National Insurance Act 1911 2,021
What is the Socialist Health Association 2,019
The real story behind the NHS changes: The US/EU Free Trade Agreement 1,858
Income and Health 3 How income affects health 1,805
Officers of the Socialist Health Association 1,679
Labour Party Conference 2014 1,639
Blog 1,616
Is Nicholson hitting the target, but missing the point? 1,466
R. v. North and East Devon HA Ex Parte Coughlan [1999] – payment for nursing care 1,464
Obesity and Exercise 1,381
In Place of Fear A Free Health Service 1952 1,373
Competition Regulations issued under Section 75 of the Health and Social Care Act (2012) will lock CCGs into arranging all purchasing through competitive markets 1,329
NHS Privatisation: The end-game 1,328
How a fairly standard hate campaign against Labour and Andy Burnham on the NHS went so badly wrong 1,327
NEW THREAT TO THE NHS – 5 WAYS YOU CAN HELP 1,286
Bevan’s speech to the Manchester Labour rally 4 July 1948 1,223
Contact Socialist Health Association 1,212
Prescription Charges 1,211
National Health Service 1,197
Shami Chakrabarti, Director of Liberty, is ‘absolutely stunned’ at the GP Extractor Scheme, questioning its legality 1,197
Labour Health Policy 1,195
Events 1,187
Black Report 9 Policies to reduce Health Inequalities:2 a Wider Strategy 1,086
Racism in the NHS 1,080
Black Report Foreword 1,079
National Health Service Management in the 1980s 1,079
Baroness Young’s furious letter: a Conservative smear campaign against Andy Burnham unravels 1,066
A National Health Service 1,063
Dr Lucy Reynolds with a very clearly evidenced explanation of UK NHS privatisation 1,056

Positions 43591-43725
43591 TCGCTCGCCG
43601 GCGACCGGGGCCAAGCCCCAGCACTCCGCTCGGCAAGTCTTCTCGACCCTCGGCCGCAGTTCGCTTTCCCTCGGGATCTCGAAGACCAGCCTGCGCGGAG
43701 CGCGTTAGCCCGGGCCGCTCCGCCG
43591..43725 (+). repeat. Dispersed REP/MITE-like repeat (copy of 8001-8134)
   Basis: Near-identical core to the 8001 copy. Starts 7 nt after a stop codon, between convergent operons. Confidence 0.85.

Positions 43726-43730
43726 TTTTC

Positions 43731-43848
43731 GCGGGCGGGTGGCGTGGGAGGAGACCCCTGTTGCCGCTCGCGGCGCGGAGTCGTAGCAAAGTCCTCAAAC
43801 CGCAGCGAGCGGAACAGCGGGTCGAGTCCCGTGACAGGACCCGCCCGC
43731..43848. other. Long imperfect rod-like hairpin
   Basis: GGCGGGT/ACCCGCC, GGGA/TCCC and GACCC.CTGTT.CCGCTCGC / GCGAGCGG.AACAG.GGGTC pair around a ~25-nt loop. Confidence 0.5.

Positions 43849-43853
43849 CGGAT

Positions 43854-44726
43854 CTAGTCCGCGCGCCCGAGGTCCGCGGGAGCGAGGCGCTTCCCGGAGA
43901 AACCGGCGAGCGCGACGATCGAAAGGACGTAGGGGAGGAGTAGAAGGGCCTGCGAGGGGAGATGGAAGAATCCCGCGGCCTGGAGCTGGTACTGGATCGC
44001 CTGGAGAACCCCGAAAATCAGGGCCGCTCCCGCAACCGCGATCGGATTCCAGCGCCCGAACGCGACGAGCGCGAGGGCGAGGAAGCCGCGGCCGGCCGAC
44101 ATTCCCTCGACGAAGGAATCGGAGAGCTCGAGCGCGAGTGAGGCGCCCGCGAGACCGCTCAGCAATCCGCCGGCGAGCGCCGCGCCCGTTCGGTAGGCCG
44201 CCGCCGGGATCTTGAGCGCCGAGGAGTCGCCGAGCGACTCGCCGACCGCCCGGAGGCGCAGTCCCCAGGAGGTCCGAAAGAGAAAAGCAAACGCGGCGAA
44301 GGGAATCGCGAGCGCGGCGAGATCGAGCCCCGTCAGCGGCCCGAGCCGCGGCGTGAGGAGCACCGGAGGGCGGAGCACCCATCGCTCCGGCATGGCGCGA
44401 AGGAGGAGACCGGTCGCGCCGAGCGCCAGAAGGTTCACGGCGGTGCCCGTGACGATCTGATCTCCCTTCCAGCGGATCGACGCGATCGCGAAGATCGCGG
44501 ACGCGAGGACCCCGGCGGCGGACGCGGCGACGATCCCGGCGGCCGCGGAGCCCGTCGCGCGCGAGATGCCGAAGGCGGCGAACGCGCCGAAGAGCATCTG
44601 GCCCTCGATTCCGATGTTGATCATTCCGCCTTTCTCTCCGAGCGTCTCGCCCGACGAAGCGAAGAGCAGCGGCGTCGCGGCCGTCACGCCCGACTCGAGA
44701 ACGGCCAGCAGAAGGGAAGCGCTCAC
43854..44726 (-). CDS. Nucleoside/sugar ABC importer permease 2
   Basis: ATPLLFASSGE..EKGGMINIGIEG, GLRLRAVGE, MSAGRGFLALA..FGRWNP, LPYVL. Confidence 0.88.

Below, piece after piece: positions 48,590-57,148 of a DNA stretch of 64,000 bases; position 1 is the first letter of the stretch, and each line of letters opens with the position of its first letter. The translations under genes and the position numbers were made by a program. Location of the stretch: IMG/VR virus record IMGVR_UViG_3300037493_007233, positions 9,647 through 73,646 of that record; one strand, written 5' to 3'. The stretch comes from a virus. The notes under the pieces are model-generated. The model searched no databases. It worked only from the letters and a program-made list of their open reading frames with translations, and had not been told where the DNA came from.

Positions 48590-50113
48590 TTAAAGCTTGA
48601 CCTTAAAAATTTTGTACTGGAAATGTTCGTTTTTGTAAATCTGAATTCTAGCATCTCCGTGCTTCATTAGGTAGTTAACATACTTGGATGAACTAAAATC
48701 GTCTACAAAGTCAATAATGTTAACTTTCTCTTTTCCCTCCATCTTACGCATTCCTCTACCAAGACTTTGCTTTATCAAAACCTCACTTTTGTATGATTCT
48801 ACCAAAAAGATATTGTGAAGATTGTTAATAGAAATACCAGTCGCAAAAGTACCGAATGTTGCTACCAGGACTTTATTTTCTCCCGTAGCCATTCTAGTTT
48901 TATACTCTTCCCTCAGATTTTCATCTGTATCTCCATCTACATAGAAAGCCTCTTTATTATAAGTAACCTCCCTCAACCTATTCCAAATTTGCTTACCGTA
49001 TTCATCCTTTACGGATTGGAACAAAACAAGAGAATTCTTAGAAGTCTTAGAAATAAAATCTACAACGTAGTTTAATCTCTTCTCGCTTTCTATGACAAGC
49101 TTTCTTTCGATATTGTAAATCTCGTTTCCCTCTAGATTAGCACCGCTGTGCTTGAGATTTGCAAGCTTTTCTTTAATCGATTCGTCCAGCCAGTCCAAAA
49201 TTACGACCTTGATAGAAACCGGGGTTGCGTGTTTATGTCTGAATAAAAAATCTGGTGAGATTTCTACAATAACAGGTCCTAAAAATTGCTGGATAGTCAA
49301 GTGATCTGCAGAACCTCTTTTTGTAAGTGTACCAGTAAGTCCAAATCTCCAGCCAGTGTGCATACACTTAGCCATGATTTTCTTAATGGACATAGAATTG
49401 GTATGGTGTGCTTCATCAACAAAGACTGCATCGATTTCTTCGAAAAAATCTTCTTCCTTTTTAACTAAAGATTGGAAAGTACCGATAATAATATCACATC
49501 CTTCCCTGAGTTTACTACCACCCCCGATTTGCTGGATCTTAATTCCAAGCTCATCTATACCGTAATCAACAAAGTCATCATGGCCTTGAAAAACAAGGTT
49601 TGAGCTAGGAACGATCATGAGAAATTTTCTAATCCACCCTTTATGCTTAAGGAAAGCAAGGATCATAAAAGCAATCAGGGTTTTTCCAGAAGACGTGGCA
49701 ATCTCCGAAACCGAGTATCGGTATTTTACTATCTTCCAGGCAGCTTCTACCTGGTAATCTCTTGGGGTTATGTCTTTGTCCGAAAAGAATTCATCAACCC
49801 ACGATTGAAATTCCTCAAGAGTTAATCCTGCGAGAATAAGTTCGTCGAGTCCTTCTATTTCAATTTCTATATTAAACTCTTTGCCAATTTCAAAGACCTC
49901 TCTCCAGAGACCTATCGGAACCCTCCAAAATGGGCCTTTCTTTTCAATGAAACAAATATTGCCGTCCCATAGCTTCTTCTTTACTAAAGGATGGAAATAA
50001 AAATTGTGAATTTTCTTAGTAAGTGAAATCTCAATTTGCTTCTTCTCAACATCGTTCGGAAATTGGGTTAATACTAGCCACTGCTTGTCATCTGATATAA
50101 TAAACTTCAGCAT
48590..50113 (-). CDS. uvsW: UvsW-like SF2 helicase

Interim Report on the Future Provision of Medical and Allied Services 1920 (Lord Dawson of Penn) 1,021
The Origin of the Black Report 1,010
Poor Law 1601 987
Health Inequalities 25 Years after the Black Report 971
The war over Jarman’s data 958
Home 918
Deprivation and mortality – Where’s the connection? 917
Socialist Health Association Policies 900
Black Report 4 The Evidence for Inequality in Health Service Availability and Use 895
St. Lawrence’s Hospital, Bodmin 892
Inspiration, Ideology, Evidence and the National Health Service 879
Jeremy Hunt fiddles while Rome or A&E burns, and a smear campaign continues 878
The Proposed sale of Plasma Resources UK – Just another privatisation? 849
What Labour must do to prove that the NHS is ‘safe in its hands’ 823
On NHS patient safety: the silence of the lambs is coming to an end 770
Somali people’s healthcare in Manchester NHS 745
The National Health Service Act 1977 704
Black Report 8 Policies to Reduce Inequalities in Health 685
Patient Voice? 681
Whatever Happened to the Black Report? 675
Book review: “NHS SOS”, ed. Prof Raymond Tallis and Dr Jacky Davis, Oneworld Publications (2013) 660
The “NHS prime contractor model”: why the legal liability of subcontractors matters 650
Join the Socialist Health Association 650
Black Report 5 Health Inequalities: International Comparisons 647
NHS Campaign Cartoons 607
Thank you to “Cartoon Kate” for her brilliant cartoon about the NHS privatisation 605
American Healthcare 595
A Review of the Literature: Does the Inverse Care Law Still Apply Today? 592
NHS Nursing – under staffed and under pressure 589
Splash Page 588
Health and Social Care Act 2012 580
The NHS and markets – the drugs don’t work 578
How the National Health Action Party have brought out the worst in Labour supporters for me over Eastleigh 574
Private business and the NHS 572
Fears and smears – wilful inattention from healthcare journalists? 562
3246 Needless Deaths 560
NHS for beginners 555
Annual General Meeting 2013 549
It was honour to speak to a group of suspended Doctors on the Practitioner Health Programme this morning about recovery 546
“NHS self-pay”: a marketing analysis 541
Personal Health Budgets and the left – less heat more light please 536
Socialism and Health 535
At this stage of the NHS privatisation, the pro-privatisation lobbies get more desperate 534
‘Whole-Person Care’ A One Nation approach to health and care for the 21st Century 532
Please Help Lord Hunt Win His Section 75 Prayer Debate 532
Child Poverty and Health 523
The role of the private sector in the NHS 2012 506
The Francis Report: a personal note. Sir David Nicholson must go. 503
Lyme Disease – Patients Languish while Facts are Buried 501